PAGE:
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Audio Book Review


Doctor Who
The Companion Chronicles
The Child


Author: Nigel Fairs
Performed by: Louise Jameson
Big Finish Productions
RRP: £8.99 (CD), £7.99 (download)
ISBN: 978 1 84435 951 6
Available 31 December 2012

Tell me another story, Leela. Not the one about the walking doll or the creepy mechanical men. A new one. I want to hear a new one...” Leela is dead, but her soul lives on. She has been reborn as a young girl, Emily, whose “imaginary friend” tells her amazing tales about a great wizard and the warrior woman who accompanies him on his adventures through time and space. Emily prepares to tell her parents the story of a cold, grey world whose people are ruled over by a terrifying Glass Angel. The wizard becomes her prisoner, and only the warrior woman and her three peculiar friends can hope to save him...

You might have thought that there was no pressing need for any more Companion Chronicles featuring the Fourth Doctor and Leela, because as of January 2012 both characters have been appearing in full-cast audio dramas, Big Finish’s “Fourth Doctor Adventures”, starring Tom Baker and Louise Jameson. However, writer / director / musician Nigel Fairs already had plans for Leela, despite having killed her off in The Time Vampire, and so here begins a whole new trilogy...

Another aspect of The Child that is decidedly pre-“Fourth Doctor Adventures” is the plot itself, which is reminiscent of AudioGO’s “Nest Cottage” series written by Paul Magrs. In common with several “Nest Cottage” releases, such as Demon Quest: A Shard of Ice, there is a decidedly fairy-tale flavour to the fantastical world that the Doctor and Leela encounter, which brings to mind Hans Christian Andersen’s The Snow Queen in particular. The scientific explanation for this bizarre realm is a long time coming. As with Serpent Crest: The Broken Crown, one of the narrators is a child, in this case Emily, a 19th-century girl voiced by Anna Hawkes - a prodigy of Fairs and Jameson, who makes a good impression here in her first acting job.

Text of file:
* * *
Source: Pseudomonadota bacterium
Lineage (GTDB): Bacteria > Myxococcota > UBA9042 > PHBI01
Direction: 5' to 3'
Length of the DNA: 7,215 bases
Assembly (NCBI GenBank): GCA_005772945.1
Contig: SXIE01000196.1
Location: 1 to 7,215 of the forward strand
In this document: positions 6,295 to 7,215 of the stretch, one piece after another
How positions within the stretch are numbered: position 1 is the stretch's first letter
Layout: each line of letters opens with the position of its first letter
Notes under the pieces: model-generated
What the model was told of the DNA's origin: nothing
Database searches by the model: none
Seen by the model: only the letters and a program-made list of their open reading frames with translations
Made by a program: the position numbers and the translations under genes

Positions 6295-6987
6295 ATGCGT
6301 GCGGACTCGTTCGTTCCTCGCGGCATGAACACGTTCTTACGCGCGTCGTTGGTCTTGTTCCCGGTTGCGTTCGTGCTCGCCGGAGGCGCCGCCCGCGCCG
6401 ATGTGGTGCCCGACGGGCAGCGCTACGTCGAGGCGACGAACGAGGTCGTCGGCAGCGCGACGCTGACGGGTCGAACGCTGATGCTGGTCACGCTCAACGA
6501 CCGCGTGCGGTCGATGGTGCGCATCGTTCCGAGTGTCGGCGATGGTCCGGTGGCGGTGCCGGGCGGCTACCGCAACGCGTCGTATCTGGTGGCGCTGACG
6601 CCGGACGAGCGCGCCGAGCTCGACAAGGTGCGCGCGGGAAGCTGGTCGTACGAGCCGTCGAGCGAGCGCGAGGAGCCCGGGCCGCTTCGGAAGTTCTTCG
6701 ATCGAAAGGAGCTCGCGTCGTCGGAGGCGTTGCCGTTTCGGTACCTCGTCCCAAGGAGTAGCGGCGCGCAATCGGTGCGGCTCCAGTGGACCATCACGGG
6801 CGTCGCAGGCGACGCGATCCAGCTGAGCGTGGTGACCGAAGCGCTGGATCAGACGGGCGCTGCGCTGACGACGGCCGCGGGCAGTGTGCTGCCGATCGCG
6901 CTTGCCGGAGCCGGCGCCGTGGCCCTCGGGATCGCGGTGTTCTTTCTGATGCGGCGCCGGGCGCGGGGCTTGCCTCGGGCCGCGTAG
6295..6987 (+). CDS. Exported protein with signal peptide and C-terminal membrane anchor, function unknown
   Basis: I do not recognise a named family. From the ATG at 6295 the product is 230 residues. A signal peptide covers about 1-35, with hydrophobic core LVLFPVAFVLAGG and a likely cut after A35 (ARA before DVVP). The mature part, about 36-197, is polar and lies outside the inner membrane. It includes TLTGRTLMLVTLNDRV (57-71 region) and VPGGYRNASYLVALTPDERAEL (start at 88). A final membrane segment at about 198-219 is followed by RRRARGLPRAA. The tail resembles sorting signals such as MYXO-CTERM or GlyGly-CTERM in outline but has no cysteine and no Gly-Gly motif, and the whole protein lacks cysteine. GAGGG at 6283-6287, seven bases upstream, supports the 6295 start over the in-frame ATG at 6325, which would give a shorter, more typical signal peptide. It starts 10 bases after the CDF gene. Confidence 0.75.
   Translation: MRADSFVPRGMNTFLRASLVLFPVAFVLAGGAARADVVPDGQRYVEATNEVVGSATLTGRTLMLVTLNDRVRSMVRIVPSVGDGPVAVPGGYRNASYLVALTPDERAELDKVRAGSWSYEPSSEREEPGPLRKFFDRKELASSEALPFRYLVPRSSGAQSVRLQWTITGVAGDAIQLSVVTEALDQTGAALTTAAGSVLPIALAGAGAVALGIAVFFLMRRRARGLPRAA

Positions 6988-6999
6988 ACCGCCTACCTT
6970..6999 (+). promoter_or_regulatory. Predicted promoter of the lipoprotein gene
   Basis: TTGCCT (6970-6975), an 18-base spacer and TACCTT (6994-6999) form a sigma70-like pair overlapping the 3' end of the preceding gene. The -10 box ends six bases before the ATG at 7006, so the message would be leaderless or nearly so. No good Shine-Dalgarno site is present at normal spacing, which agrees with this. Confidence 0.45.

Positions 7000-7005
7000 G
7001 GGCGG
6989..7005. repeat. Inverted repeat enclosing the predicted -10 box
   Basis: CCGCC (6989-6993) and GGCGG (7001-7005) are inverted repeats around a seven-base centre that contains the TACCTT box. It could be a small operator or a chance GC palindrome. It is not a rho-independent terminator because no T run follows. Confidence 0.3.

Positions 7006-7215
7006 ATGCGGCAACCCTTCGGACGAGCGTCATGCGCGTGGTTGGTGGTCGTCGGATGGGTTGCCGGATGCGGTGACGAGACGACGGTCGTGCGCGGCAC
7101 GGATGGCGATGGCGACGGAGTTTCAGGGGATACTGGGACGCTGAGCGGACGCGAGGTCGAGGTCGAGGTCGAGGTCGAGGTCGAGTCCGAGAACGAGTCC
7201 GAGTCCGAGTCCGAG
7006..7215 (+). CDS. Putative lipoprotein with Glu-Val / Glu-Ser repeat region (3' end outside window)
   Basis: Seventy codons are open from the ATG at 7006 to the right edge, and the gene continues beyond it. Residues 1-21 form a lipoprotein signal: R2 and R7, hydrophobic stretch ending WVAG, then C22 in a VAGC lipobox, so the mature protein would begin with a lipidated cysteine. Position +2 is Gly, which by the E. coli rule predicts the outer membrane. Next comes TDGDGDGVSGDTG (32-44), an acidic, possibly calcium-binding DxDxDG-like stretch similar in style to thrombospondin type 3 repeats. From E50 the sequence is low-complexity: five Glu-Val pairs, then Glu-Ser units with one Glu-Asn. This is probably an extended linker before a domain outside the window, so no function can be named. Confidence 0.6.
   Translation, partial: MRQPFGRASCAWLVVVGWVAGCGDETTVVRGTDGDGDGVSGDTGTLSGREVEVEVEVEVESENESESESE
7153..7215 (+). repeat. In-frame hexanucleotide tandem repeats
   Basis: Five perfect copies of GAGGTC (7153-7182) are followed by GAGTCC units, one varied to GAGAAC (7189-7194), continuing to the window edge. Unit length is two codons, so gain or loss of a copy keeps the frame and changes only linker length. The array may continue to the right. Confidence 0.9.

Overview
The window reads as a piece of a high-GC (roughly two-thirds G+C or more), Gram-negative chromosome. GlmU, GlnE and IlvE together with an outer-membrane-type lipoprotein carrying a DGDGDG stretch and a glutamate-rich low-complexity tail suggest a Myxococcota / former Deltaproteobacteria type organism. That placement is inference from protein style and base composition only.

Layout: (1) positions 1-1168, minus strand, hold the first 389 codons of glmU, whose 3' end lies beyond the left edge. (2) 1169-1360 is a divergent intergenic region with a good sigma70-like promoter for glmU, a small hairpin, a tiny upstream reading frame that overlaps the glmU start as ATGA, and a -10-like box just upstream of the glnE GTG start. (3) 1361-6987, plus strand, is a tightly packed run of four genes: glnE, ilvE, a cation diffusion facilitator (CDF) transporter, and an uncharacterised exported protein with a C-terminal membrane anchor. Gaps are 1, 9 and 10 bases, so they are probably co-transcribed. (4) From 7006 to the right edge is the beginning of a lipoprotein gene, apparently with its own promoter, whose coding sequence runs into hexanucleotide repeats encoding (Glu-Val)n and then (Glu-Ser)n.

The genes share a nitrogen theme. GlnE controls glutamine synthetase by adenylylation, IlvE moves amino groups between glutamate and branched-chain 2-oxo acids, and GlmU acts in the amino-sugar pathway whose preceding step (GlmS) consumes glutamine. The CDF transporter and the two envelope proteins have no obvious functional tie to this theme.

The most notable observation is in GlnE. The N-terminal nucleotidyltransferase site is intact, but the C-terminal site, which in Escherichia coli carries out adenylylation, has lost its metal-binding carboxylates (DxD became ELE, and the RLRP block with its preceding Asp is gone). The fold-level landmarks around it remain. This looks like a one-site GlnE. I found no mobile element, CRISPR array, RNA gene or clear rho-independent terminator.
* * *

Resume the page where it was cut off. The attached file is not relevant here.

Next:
Leela’s spirit has been reincarnated, but has also somehow travelled back in time, and her voice has become Emily’s imaginary friend. She tells the child stories about the warrior woman’s travels in the TARDIS, though Hawkes and Jameson share the narration duties, with Emily sometimes butting in as a more boisterous storyteller (in a way, Emily is Leela too, so occasionally she remembers the events herself... it’s complicated). Though the framing narrative takes place after The Time Vampire for Leela, the tale she tells is set fairly early on in her adventures with the Doctor. As Emily observes, she keeps telling the stories in the wrong order. This Leela has never seen snow before - which for Doctor Who novel readers places the events before the wintry Drift.

It may be a little early for 50th-anniversary celebrations, but nevertheless Fairs works in cunning references to the Doctor’s previous three incarnations. A couple of aspects of the production also reminded me of subsequent eras of the show: the duplicated librarian bringing to mind Mr Popplewick in The Trial of a Time Lord (and also Mr Atoz in the Star Trek episode All Our Yesterdays), while the synthesiser blasts in Fairs’s musical score are more Keff McCulloch than Dudley Simpson.

On the whole, the sound design and performances in The Child are simply beautiful, and the end result is something really rather magical.


Richard McGinlay

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